Keeping the pressure on politicians
Of course, these presidential platforms are wish lists. With control of the Senate resting on two runoff races in Georgia, it’s unclear just how far Biden’s administration will get in tackling the issue of gun violence or funding prevention efforts — with a pandemic still raging — should the Senate remain under Republican control.
“I think the challenge for us is to keep up the activism,” said Marybeth Christiansen, a member of the Pennsylvania chapter of Moms Demand Action, a national gun control advocacy organization. “Not so much initially for a specific law, because we’re waiting to see what plays out in the United States Senate and what the president has to work with, but to make sure that the issue doesn’t get taken off the radar. It’s got to be front and center.”
Christiansen is holding out hope that the federal government under a Biden administration can advance gun safety measures because the General Assembly remains under GOP control in the commonwealth.
“In the collar counties, we lost some moderate Republicans who helped us on this issue,” said Christiansen, adding her group hoped some of the candidates backing gun safety measures would win “in the T of the state” and in some of the collar counties around Pittsburgh and Philadelphia. “It didn’t happen, there weren’t really any coattails.”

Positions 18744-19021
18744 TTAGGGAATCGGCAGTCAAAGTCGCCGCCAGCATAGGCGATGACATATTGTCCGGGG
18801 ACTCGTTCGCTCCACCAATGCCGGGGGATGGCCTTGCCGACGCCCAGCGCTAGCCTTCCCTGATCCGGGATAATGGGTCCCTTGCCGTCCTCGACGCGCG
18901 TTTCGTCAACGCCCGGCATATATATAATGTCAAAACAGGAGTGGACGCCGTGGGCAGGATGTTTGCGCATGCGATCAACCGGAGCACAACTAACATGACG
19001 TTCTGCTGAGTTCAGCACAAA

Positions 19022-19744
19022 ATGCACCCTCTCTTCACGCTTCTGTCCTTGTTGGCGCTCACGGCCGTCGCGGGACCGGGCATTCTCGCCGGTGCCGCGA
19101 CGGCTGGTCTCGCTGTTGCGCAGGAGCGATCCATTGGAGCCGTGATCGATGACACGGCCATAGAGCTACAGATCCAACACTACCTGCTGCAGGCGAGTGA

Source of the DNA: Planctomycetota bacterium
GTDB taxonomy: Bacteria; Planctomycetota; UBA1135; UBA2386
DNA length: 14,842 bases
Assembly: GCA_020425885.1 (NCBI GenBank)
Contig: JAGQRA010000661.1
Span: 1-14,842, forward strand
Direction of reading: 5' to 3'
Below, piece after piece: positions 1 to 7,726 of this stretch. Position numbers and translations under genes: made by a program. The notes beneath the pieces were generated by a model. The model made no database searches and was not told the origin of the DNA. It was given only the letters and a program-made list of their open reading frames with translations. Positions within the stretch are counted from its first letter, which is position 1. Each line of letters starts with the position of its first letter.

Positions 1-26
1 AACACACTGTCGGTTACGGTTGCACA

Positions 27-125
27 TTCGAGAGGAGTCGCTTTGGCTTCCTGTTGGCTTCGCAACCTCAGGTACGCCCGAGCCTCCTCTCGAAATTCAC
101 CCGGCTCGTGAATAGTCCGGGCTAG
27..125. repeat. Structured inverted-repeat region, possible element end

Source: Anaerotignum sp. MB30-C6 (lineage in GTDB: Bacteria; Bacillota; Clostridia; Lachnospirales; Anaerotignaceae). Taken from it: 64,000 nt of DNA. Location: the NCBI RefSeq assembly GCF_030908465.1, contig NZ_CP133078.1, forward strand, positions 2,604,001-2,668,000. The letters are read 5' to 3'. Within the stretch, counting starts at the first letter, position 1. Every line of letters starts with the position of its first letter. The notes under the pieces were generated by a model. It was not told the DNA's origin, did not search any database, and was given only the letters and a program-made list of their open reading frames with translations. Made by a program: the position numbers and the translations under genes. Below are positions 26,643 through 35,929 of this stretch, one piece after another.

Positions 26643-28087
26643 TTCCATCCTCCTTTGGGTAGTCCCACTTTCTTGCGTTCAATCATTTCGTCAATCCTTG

The lack of allies leaves proposals like establishing an extreme risk law dead on arrival.
Last year, Franklin County Rep. Rob Kauffman, who chairs the House Judiciary Committee, famously said so long as he was chairman a “red flag” law would not be considered.
Philadelphia is trying to circumvent Harrisburg’s reluctance to pass additional gun safety measures through the courts. Last month, the city sued the commonwealth so it could invalidate a set of regulations under the Pennsylvania Uniform Firearms Act and pass its own gun laws.
As politicians figure out how to address gun violence and gun-related suicides, Aliyah Raye keeps asking police if there have been any arrests in connection with her mother’s fatal shooting; there haven’t been, despite video from a home surveillance camera of the man who shot Raye’s mother.
Meanwhile, the number of homicides continues to rise in the city, and Raye is skeptical that tightening gun laws can prevent those doing the shooting in neighborhoods like hers from accessing firearms.
“It’s not the government taking our loved ones, it’s these men,” said Raye.
She does attribute the violence, in part, to a lack of opportunities and disinvestment in neighborhoods, but she doesn’t think those are reasons to give shooters a pass. Likewise, while Raye isn’t sure how effective gun laws can be in curbing the type of gun violence she sees in her community, she hopes lawmakers will loosen the purse strings to address some of the root causes that exacerbate the issue.
“Once you in the street, you know, it be hard to get out,” she said. “It’s definitely like, either dead or in jail.”